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53 The implementation of a standardized surgical training program for specialist gynaecologists to decrease the rate of open, abdominal hysterectomy
  1. M Janda1 and
  2. A Obermair2
  1. 1The University of Queensland, Centre for Health Services Research, Brisbane, Australia
  2. 2The University of Queensland, Queensland Center for Gyanecological Cancer, Brisbane, Australia


Objectives Hysterectomy is the most common major gynaecological procedure in Australia. Evidence suggests that Total Abdominal Hysterectomy (TAH) is associated with longer hospital stay, protracted recovery and worse postoperative quality of life and increased cost. Despite this evidence, the decline TAH is slow in Australia compared to internationally.

Methods We developed a prototype of training specialist gynaecologists in Total Laparoscopic Hysterectomy (TLH). The pillars of training include Baseline assessment of surgical outcomes; Identification of trainee surgeons and institutions; Development of a governance and support structure; Preceptorship; Proctorship; Comparison of surgical outcomes with baseline. Data collection includes intraoperative and postoperative complications from the trainee surgeons as well as from surgeons who do not receive the surgical training intervention.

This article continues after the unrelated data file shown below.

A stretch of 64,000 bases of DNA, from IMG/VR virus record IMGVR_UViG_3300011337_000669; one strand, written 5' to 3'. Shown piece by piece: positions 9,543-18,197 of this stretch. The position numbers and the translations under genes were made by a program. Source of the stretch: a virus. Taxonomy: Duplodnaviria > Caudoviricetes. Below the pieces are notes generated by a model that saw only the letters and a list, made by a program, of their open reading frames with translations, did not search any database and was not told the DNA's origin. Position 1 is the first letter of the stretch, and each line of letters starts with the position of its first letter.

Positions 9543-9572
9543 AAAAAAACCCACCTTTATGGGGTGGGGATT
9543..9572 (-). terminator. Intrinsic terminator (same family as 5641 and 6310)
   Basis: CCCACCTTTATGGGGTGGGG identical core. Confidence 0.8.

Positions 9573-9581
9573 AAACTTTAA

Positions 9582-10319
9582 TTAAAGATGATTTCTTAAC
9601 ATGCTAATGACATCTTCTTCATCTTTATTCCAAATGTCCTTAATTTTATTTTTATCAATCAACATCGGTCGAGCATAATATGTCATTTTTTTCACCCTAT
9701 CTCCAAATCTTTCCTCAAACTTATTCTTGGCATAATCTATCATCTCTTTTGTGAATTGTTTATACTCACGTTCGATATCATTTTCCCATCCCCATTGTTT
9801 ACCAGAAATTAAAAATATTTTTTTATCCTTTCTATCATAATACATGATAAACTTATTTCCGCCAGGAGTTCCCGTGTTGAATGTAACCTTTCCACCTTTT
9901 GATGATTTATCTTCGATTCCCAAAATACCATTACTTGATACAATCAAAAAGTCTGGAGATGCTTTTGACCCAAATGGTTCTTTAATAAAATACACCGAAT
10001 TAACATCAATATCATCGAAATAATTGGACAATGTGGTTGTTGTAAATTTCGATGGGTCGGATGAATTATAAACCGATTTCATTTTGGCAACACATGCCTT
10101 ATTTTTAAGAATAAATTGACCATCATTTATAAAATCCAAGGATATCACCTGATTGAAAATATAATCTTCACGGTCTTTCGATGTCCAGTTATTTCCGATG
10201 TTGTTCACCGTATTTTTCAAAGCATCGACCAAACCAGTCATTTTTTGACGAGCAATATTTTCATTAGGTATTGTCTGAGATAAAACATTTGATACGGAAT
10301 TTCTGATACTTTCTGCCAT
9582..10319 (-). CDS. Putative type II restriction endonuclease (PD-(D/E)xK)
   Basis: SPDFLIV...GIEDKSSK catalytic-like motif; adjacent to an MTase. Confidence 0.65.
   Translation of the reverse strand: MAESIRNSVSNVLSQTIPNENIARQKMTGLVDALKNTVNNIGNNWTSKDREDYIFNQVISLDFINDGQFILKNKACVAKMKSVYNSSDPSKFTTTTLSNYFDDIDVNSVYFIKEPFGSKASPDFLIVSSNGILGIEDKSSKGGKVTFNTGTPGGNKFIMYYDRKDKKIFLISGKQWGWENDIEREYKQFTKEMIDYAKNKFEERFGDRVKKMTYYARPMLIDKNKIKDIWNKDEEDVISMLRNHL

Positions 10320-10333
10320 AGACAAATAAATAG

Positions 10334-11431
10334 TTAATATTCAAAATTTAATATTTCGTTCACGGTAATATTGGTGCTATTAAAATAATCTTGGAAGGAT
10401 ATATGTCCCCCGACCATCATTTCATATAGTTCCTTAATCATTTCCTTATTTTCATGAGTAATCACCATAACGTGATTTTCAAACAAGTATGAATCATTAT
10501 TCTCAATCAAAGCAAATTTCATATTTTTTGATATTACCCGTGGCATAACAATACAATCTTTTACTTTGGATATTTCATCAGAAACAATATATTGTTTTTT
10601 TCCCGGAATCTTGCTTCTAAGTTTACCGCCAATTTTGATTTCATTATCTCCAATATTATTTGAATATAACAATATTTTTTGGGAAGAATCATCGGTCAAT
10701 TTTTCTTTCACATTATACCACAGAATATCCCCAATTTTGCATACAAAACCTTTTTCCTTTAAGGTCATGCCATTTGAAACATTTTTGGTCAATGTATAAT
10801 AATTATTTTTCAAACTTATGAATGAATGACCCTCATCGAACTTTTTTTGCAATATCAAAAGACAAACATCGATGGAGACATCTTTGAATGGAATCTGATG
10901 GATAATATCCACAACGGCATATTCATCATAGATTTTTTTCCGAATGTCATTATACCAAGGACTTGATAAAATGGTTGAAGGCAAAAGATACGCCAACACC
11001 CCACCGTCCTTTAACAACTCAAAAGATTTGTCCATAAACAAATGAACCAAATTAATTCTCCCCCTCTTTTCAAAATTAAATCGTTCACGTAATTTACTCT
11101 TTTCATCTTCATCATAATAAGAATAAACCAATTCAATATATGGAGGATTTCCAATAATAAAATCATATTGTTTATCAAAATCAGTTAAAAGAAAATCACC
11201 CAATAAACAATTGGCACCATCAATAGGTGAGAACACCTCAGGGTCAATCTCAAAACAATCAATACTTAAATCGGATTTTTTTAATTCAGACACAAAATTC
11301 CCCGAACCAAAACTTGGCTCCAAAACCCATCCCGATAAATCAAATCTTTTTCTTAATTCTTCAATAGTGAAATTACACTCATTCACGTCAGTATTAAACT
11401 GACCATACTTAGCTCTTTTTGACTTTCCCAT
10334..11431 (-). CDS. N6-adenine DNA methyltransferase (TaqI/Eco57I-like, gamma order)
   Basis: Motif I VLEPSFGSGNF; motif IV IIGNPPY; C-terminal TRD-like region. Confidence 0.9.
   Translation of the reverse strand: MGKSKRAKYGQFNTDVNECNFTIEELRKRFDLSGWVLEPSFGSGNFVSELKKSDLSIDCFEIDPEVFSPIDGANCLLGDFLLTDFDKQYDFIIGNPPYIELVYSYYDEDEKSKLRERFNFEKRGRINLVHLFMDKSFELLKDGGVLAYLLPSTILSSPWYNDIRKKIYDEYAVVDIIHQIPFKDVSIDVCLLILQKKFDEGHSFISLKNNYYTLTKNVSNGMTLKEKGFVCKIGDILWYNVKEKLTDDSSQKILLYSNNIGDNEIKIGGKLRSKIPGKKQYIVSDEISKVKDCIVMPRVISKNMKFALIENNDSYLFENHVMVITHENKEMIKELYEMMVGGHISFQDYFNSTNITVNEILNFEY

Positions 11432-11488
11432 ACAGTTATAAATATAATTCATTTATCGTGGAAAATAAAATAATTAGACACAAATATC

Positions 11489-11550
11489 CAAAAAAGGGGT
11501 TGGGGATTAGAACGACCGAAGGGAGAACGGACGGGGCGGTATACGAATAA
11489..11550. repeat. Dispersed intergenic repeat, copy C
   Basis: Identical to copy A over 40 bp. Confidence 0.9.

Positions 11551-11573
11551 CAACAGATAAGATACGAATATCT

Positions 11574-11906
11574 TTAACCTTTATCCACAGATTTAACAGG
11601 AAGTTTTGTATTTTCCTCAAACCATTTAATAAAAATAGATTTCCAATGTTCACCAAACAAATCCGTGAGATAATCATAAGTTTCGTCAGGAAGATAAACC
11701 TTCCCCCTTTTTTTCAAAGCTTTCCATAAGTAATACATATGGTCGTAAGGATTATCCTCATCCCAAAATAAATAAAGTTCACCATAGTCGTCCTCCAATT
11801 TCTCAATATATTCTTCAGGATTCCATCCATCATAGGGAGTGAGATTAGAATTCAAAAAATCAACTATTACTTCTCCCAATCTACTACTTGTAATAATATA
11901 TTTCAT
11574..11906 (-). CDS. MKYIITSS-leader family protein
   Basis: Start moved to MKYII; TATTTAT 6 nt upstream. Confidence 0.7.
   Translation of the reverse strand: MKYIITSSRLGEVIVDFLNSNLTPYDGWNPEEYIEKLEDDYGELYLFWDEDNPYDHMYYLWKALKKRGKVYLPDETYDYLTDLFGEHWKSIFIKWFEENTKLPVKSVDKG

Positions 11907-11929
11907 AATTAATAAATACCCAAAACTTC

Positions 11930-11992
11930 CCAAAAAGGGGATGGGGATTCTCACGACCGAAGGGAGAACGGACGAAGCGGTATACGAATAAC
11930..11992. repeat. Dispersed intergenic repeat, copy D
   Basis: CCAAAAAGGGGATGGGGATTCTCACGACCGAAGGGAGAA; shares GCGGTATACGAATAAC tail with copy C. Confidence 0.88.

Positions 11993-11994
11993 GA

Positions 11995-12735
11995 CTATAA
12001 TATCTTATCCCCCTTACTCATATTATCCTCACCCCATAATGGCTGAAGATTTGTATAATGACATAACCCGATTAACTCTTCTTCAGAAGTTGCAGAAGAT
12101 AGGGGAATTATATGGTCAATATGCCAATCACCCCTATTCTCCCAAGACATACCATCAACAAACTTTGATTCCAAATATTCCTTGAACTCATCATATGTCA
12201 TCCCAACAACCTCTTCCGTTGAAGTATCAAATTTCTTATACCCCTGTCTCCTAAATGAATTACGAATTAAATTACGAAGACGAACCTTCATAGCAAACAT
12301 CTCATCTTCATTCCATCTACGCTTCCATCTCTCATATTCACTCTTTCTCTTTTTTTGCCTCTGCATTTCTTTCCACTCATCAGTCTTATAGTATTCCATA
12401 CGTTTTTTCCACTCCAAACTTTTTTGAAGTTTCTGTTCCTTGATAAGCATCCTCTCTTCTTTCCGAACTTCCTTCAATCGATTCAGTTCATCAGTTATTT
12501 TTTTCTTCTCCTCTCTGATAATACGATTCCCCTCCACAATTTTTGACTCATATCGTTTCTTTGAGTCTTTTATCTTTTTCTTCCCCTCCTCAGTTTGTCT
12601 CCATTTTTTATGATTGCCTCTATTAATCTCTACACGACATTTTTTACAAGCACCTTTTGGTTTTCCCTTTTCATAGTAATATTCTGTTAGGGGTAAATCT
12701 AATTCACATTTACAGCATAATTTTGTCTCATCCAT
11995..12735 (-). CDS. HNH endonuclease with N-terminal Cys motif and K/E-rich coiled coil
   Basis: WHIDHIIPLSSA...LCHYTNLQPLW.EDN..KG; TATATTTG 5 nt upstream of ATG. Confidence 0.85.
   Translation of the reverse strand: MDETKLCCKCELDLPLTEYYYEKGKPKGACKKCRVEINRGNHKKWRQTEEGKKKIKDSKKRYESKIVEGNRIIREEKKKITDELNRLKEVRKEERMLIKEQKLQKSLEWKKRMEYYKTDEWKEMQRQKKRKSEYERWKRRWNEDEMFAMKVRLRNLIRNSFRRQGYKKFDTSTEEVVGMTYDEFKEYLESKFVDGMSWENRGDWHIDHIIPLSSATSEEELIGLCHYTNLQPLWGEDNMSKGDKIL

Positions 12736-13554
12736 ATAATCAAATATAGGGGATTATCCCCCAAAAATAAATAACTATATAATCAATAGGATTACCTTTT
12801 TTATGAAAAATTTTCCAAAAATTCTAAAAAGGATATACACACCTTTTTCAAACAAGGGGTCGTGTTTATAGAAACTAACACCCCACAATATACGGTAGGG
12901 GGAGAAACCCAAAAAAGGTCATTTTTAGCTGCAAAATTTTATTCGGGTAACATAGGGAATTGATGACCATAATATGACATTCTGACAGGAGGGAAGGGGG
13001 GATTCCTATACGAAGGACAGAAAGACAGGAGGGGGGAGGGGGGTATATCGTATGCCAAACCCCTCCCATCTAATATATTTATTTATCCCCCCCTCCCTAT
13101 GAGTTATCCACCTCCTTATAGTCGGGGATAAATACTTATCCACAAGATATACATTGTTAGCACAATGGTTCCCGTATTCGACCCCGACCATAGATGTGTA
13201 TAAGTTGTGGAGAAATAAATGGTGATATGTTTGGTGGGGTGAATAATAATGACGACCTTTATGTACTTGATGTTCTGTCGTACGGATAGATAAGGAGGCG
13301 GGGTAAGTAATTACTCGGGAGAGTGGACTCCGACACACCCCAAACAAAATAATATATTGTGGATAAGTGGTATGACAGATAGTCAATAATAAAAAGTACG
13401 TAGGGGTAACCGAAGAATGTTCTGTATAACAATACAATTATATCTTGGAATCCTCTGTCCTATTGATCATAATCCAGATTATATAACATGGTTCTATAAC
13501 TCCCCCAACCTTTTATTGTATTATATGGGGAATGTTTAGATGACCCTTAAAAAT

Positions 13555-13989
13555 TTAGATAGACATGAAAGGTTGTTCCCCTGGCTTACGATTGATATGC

Results Four public hospitals received approval for surgical training and three of these commenced training. A total of 46 surgical training cases have been completed to date. One hospital completed all 10 training days with all three gynaecologists passing their TLH training. These gynaecologists currently offer TLH to their patients and have been successfully converted from “open” surgeons to “laparoscopic” surgeons. Another two hospital units totalling 6 gynaecologists completed most of their training days, one is about to start.

Conclusions A standardized surgical outreach training program for specialist gynaecologists seems to be of interest to hospitals and surgeons, and may be a future way to roll out surgical innovations to practising surgically orientated gynaecologists. Future data analyses will assess whether the program results in reduced hospital stay, surgical complications, better postoperative quality of life and reduced cost.

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